Hemagglutinin / HA (Protein | Antibody | cDNA Clone | ELISA Kit)

All Hemagglutinin / HA reagents are produced in house and quality controlled, including 165 Hemagglutinin / HA Antibody, 20 Hemagglutinin / HA ELISA, 1165 Hemagglutinin / HA Gene, 106 Hemagglutinin / HA IP Kit, 430 Hemagglutinin / HA Lysate, 436 Hemagglutinin / HA Protein. All Hemagglutinin / HA reagents are ready to use.

All Hemagglutinin / HA Reagents

Hemagglutinin / HA Related Research Area

Hemagglutinin / HA Background

The influenza viral Hemagglutinin (HA) protein is a homo trimer with a receptor binding pocket on the globular head of each monomer.HA has at least 18 different antigens. These subtypes are named H1 through H18.HA has two functions. Firstly, it allows the recognition of target vertebrate cells, accomplished through the binding to these cells' sialic acid-containing receptors. Secondly, once bound it facilitates the entry of the viral genome into the target cells by causing the fusion of host endosomal membrane with the viral membrane.The influenza virus Hemagglutinin (HA) protein is translated in cells as a single protein, HA, or hemagglutinin precursor protein. For viral activation, hemagglutinin precursor protein (HA) must be cleaved by a trypsin-like serine endoprotease at a specific site, normally coded for by a single basic amino acid (usually arginine) between the HA1 and HA2 domains of the protein. After cleavage, the two disulfide-bonded protein domains produce the mature form of the protein subunits as a prerequisite for the conformational change necessary for fusion and hence viral infectivity.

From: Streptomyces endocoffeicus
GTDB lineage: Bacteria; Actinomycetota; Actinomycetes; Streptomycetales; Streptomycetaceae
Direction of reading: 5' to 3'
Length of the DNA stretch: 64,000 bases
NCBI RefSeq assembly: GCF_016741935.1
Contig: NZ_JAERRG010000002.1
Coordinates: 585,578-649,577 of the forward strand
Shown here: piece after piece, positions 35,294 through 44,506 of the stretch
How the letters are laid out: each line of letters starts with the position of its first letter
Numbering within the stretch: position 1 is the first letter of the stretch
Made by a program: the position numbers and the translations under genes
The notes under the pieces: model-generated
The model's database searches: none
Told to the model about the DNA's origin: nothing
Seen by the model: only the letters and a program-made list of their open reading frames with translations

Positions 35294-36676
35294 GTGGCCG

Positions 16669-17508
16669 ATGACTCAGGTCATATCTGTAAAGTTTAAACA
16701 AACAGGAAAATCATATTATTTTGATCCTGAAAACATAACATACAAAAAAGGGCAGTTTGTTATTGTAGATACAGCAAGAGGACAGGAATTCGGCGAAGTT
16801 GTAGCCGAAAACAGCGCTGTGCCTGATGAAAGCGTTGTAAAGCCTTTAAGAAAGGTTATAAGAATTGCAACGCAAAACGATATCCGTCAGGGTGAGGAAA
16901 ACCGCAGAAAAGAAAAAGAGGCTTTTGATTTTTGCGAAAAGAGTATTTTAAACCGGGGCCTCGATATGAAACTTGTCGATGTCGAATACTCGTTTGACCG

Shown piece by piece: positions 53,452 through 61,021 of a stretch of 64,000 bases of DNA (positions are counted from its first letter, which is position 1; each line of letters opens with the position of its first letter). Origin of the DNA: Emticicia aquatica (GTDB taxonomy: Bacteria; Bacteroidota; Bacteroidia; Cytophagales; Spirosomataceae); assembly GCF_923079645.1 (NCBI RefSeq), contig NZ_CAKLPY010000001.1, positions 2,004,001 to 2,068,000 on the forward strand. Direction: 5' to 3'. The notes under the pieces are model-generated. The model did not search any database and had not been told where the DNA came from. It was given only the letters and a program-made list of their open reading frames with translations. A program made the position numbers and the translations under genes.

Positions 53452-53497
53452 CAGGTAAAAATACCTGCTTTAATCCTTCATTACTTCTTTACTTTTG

Hemagglutinin / HA References

  • White JM, Hoffman LR, Arevalo JH, et al. (1997). ""Attachment and entry of influenza virus into host cells. Pivotal roles of hemagglutinin"". In Chiu W, Burnett RM, Garcea RL. Structural Biology of Viruses.
  • Suzuki Y (March 2005). ""Sialobiology of influenza: molecular mechanism of host range variation of influenza viruses"". Biol. Pharm. Bull. 28 (3): 399–408.
  • Senne DA, Panigrahy B, Kawaoka Y, et al. (1996). ""Survey of the hemagglutinin (HA) cleavage site sequence of H5 and H7 avian influenza viruses: amino acid sequence at the HA cleavage site as a marker of pathogenicity potential"". Avian Dis. 40 (2): 425–37
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